dnsPolicy: Default
  restartPolicy: OnFailure
  serviceAccount: ""
status: {}

You can copy/paste this yaml to a file (lets call it pgbench.yaml) and then run:

oc -n my-postgresql apply -f pgbench.yaml

Once the pgbench pod is up, let’s make sure we can connect to our PostgreSQL database.
First we need the username and password that the oc new-app command output has returned. We also need the service IP address that was created when we ran “oc new-app”. To get the service IP, run:

oc get svc -o custom-columns=CLUSTER-IP:.spec.clusterIP

now that we have all the information to test connectivity, we can rsh into the pgbench pod:

oc rsh pgbench

and then once inside the pod, run: psql -U -h sampledb

for example:

psql -U user8CK -h 172.30.126.152 sampledb

Once you can see that you can login to the sampledb database, just type exit to leave psql.
Now, we can load data via pgbench. The pgbench container holds a wrapper script to run pgbench (as I wrote, this container is used for performance testing). It is out of the scope of this Blog to go over all the parameters of the run_pgbench script, but feel free to cat the script once you rsh to the pgbench pod.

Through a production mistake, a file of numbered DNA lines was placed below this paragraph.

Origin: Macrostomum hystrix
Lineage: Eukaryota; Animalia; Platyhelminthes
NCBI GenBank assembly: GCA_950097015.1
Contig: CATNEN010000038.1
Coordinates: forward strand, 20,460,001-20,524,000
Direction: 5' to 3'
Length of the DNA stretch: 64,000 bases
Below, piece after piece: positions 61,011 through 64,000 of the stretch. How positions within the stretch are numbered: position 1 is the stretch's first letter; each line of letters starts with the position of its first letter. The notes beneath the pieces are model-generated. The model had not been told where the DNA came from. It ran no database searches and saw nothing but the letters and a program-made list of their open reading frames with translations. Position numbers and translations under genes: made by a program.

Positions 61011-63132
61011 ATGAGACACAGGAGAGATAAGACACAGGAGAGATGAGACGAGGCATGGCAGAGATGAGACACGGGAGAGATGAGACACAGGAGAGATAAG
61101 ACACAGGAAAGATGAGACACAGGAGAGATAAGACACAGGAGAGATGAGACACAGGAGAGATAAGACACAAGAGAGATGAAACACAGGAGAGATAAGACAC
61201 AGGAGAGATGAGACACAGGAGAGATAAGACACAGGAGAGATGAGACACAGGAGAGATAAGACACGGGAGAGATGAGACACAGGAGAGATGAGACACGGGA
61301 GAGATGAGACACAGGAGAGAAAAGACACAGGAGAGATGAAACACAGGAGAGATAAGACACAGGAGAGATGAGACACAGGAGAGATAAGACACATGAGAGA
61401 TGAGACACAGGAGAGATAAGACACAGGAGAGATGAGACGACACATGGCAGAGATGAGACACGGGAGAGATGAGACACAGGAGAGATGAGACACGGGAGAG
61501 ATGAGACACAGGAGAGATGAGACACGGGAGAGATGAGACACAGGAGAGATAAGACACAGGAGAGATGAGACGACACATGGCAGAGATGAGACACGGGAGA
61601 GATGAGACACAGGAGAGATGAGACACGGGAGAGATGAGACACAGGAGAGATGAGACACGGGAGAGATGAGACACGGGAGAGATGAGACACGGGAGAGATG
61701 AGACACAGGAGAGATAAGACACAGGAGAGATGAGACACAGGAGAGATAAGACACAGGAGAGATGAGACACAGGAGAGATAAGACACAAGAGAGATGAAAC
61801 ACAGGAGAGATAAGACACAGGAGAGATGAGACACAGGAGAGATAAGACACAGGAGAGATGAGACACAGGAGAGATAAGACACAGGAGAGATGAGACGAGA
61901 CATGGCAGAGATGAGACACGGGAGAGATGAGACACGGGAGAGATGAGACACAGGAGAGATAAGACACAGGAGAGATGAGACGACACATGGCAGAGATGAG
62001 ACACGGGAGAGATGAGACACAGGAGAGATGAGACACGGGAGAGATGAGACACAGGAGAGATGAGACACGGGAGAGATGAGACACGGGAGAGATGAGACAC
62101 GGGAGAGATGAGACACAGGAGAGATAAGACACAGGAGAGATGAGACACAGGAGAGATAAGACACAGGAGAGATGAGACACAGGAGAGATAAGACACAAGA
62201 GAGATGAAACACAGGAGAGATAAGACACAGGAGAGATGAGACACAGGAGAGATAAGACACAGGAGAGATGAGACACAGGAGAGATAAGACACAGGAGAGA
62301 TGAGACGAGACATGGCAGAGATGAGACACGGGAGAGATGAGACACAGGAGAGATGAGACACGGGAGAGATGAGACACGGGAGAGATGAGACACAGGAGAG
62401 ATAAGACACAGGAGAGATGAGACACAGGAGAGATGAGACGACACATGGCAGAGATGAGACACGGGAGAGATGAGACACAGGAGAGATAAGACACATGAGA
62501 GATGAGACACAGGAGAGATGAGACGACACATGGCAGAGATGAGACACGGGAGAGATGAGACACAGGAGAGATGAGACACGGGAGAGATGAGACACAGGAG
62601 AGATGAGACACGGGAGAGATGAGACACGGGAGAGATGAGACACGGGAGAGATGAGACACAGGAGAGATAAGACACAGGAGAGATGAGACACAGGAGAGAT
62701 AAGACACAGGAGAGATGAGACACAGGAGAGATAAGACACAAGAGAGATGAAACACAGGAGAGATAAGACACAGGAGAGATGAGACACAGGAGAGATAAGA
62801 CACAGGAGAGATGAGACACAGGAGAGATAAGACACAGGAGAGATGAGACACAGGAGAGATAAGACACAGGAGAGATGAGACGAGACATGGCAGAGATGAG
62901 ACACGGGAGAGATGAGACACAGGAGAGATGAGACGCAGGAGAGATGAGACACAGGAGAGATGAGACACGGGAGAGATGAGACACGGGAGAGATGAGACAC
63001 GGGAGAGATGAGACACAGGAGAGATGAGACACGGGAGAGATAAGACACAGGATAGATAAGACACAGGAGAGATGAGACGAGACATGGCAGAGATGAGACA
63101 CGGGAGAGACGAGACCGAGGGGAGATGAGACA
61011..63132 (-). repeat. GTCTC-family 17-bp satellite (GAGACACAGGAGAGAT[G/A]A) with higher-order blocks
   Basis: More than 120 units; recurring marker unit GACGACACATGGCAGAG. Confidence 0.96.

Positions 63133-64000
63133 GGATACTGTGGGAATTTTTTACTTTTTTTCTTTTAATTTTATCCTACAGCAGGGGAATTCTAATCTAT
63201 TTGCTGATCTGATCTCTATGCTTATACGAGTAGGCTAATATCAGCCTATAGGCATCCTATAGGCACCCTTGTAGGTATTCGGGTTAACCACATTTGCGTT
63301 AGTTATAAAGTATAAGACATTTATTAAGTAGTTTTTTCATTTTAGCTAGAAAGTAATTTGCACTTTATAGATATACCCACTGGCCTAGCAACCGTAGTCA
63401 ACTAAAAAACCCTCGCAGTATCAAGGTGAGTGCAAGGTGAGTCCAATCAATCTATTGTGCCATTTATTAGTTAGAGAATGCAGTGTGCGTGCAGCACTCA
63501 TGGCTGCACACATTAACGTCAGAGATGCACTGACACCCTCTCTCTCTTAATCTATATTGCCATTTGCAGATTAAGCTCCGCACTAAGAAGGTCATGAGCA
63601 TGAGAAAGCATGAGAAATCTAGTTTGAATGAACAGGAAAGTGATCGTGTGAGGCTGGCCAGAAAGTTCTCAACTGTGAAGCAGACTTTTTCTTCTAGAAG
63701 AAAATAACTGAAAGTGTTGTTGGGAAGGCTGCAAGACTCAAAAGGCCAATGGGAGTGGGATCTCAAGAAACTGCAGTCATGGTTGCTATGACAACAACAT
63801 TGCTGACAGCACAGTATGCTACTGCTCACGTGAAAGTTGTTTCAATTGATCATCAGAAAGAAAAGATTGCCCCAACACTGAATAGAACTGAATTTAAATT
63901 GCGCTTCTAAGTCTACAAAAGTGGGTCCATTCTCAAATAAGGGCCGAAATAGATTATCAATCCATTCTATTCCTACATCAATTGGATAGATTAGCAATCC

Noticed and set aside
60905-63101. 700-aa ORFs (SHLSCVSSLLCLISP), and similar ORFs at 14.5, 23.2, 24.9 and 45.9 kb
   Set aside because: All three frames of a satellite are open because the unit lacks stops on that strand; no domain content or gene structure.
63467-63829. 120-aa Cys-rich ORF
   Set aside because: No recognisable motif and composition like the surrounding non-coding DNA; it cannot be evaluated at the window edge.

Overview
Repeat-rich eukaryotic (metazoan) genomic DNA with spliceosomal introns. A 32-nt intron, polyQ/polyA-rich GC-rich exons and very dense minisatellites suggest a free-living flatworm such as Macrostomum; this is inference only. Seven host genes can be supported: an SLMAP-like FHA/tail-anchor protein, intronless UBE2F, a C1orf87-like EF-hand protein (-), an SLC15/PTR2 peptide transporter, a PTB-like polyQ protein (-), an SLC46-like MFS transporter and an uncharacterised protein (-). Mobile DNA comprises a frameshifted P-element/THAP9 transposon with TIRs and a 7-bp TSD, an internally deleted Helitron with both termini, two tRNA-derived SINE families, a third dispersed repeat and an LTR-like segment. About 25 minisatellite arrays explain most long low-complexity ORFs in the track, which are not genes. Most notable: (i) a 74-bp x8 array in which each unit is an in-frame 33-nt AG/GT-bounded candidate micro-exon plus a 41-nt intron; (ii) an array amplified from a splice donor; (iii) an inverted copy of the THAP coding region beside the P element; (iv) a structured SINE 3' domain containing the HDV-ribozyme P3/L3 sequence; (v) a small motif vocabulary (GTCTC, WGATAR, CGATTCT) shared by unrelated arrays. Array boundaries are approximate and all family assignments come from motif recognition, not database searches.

To load our data, the command will be (again, this is running from within the pgbench pod): ./run_pgbench init 10 1 1 simple time 60 yes no sampledb 10

> NOTE: Please leave the parameters that are not enclosed with <> as they are.
for example:

./run_pgbench init 172.30.126.152 user8CK 10 1 1 simple time 60 yes no DmoXvvuh6PetIG5V sampledb 5

One of the parameters in this script is the scale factor of the data, in this case it is set to 10 (4th parameter) which will create a very small database, you can use a much larger scale factor to create bigger database (for example, a scale factor of 5350 is about 75GB in database size). When the load is done, we can now use the same script to run the workload:

./run_pgbench workload 172.30.126.152 user8CK 10 1 1 simple time 60 yes no DmoXvvuh6PetIG5V sampledb 5